Developmental vitamin D deficiency alters adult behavior in 129/SvJ and C57BL/6J mice

Harms, Lauren R., Eyles, Darryl W., McGrath, John J., Mackay-Sim, Alan and Burne, Thomas H. J. (2008) Developmental vitamin D deficiency alters adult behavior in 129/SvJ and C57BL/6J mice. Behavioural Brain Research, 187 2: 343-350. doi:10.1016/j.bbr.2007.09.032


Author Harms, Lauren R.
Eyles, Darryl W.
McGrath, John J.
Mackay-Sim, Alan
Burne, Thomas H. J.
Title Developmental vitamin D deficiency alters adult behavior in 129/SvJ and C57BL/6J mice
Journal name Behavioural Brain Research   Check publisher's open access policy
ISSN 0166-4328
1872-7549
Publication date 2008-03-05
Year available 2007
Sub-type Article (original research)
DOI 10.1016/j.bbr.2007.09.032
Open Access Status Not Open Access
Volume 187
Issue 2
Start page 343
End page 350
Total pages 9
Editor Joe Huston
T. E. Robinson
Place of publication Amsterdam
Publisher Elsevier/North-Holland
Language eng
Subject 11 Medical and Health Sciences
C1
110902 Cellular Nervous System
Abstract Developmental vitamin D (DVD) deficiency has been proposed as an environmental risk factor for a number of brain disorders. The absence of this vitamin during foetal development in the rat is known to alter behaviour in the adult, and many of these alterations are informative with respect to the clinical features of schizophrenia. Here we investigated whether DVD deficiency had a similar effect on 129/SvJ and C57BL/6J mice. Female mice were fed a diet deficient in vitamin D for 6 weeks prior to conception until birth, after which dams and their offspring were fed a normal diet (i.e. containing vitamin D). Control mice were fed a normal diet throughout the experiment. The adult offspring underwent a comprehensive behavioural test battery at 10 weeks of age. We found that DVD-deficient mice of both strains exhibited significantly higher levels of exploration, as measured by the frequency of head dipping on the hole board test. In addition, DVD-deficient 129/SvJ mice, but not C57BL/6J mice, displayed spontaneous hyperlocomotion. There was no effect of maternal diet on parameters assessed by the SHIRPA primary screen, or on tests of sensorimotor gating, social behaviour, anxiety or depression. Some of these findings resemble the rat phenotype (hyperlocomotion) but there are also novel effects of DVD deficiency on mouse behaviour (increased exploration). This study confirms that the developmental absence of this vitamin affects brain function in another species (mouse), and lends further weight to the hypothesis that DVD deficiency in humans may contribute to adverse neuropsychiatric outcomes.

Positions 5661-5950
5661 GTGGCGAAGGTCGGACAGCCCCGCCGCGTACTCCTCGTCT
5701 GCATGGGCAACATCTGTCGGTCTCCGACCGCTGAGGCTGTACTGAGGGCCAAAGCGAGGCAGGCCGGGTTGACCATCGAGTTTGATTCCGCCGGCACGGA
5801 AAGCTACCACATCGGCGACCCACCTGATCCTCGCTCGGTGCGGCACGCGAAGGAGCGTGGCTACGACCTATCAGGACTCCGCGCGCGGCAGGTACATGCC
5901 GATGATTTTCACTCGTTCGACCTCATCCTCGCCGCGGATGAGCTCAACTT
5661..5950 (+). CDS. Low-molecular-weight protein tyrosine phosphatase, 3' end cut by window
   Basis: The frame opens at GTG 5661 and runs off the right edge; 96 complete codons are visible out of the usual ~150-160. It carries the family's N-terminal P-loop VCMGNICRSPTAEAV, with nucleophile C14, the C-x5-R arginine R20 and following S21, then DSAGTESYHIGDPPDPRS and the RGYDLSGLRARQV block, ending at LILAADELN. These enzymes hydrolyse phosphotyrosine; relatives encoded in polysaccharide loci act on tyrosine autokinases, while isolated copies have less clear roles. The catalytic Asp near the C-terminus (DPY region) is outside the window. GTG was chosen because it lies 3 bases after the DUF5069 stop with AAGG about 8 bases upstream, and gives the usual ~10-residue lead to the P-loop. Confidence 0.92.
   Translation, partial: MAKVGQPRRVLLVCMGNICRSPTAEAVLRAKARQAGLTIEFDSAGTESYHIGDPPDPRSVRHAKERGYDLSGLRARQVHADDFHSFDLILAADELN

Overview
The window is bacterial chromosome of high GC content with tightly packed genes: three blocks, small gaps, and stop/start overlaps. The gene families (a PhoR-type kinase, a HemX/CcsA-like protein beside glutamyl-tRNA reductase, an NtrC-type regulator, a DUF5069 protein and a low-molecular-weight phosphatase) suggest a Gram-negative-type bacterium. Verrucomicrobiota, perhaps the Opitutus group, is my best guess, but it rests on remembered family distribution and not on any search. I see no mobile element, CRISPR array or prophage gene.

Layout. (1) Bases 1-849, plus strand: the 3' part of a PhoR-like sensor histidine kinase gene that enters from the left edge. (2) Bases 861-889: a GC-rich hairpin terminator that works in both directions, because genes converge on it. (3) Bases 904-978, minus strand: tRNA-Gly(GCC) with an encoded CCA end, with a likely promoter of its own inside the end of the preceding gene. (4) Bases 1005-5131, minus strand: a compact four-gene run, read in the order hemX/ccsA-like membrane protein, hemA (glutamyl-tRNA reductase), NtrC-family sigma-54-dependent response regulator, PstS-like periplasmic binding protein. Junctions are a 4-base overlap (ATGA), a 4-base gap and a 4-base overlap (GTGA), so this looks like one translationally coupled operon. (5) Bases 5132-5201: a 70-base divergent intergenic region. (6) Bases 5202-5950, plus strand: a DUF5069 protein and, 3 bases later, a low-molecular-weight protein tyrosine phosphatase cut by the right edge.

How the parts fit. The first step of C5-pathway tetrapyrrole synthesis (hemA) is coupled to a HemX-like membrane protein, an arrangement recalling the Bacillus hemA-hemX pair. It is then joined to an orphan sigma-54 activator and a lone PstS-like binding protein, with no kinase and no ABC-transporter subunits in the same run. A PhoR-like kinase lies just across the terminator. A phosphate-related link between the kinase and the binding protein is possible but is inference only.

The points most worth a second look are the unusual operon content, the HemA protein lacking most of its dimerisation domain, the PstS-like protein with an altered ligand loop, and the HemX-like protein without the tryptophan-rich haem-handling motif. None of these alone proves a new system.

Keyword Locomotor activity
Hole board
Social interaction
Brain development
Mice
Vitamin D deficiency
Q-Index Code C1
Q-Index Status Confirmed Code

 
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Created: Wed, 30 Jul 2008, 02:18:40 EST